Glencoe’s wildlife can be as spectacular as its mountains. No matter what time of year you visit, and whether deep in the glen or high on the moor , take a while to stop and look, and you’ll be amazed by what you see.
Approach Glencoe via the A82 over Rannoch Moor and chances are that you’ll spot some wild red deer, especially in winter when they come down to the roadside for the salt.
However, head through the Lairig’s walk and chances are it won’t be too long before you spot a grazing herd.
Cast your eyes skywards and you may be lucky enough to spot Golden Eagles soaring overhead. Or head down towards Ballachulish, and if you look carefully you might spot a huge heronry, as the tree branches sway under the weight of these gangly birds. Herons are often to be spotted at the shoreline as they stand perfectly still waiting for their lunch.
Wild flowers are abundant in the spring.
Catch the bluebells down by the river Coe or at St John’s Church in Ballachulish for a superb photographic opportunity. And the ‘Yellow on the Broom‘ is another common site in the lower glen.
The national Trust for Scotland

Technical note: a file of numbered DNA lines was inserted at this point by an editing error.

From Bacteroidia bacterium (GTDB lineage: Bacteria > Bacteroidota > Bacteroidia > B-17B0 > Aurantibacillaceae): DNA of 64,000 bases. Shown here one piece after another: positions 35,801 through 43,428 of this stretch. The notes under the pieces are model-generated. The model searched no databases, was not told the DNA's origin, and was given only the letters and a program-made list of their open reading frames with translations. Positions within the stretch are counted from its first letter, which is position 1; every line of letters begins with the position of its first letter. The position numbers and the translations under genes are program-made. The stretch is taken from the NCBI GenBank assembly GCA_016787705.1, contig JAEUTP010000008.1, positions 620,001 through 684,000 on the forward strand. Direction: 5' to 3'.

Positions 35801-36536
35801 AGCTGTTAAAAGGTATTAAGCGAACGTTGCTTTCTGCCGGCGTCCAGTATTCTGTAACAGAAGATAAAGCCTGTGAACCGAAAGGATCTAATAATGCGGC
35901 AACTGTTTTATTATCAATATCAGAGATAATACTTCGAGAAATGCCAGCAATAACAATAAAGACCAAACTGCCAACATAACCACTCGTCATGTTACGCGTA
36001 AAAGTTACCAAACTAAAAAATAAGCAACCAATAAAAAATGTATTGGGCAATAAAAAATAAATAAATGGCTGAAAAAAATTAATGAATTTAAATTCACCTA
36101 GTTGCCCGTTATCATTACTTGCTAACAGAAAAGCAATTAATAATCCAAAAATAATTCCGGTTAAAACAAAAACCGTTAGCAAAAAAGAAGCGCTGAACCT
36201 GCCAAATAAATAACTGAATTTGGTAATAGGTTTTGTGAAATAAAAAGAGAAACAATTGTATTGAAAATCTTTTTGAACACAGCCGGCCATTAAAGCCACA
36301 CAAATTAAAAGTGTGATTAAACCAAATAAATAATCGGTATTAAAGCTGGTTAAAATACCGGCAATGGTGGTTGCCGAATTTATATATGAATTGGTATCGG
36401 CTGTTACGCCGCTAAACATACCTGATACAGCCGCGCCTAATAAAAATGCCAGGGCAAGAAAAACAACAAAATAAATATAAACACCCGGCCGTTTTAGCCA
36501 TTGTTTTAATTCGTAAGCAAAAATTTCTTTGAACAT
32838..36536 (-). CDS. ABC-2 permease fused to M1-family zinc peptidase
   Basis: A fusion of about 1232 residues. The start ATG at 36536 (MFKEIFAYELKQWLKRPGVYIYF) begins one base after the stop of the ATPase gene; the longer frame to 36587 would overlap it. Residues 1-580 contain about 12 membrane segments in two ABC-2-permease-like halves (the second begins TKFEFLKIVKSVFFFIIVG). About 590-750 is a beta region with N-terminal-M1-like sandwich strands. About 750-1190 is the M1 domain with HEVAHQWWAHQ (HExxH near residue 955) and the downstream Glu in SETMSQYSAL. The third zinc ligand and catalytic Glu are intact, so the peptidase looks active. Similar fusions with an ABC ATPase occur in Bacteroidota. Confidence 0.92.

The fist port of call to learn more about the wide diversity of bird and wildlife, and flora and fauna in Glencoe, is the National Trust for Scotland Visitor Centre. Open year round (some restricted hours in the winter) and conveniently located just off the A82 on the approach to Glencoe village, you’ll find interpretive displays and further information.
The NTS Rangers also organise a number of activities such as Woodland Walks or Wild Flower Walks which are excellent for learning more about these particular subjects at the same time as providing an enjoyable activity. Equally, join one of their popular Landrover Safaris for a guided tour of the further corners of the glen.
For more information see our What’s On pages for monthly listings, call in at the Glencoe Visitor Centre, or give them a ring on 0844 493 2222.
Explore Loch Leven
Taking a fast rib ride on SeaXplorer, based on Loch Leven, is not only an exhilarating bit of fun, but also provides an excellent opportunity to get closer to much of the wildlife that lives around (and in) our waters.
Accredited as wildlife safe operators, they know the best locations for observing birds and seals and can also provide an overview of the fascinating history of the area.
And be prepared to pull in a creel and see what the ‘catch of the day’ is!
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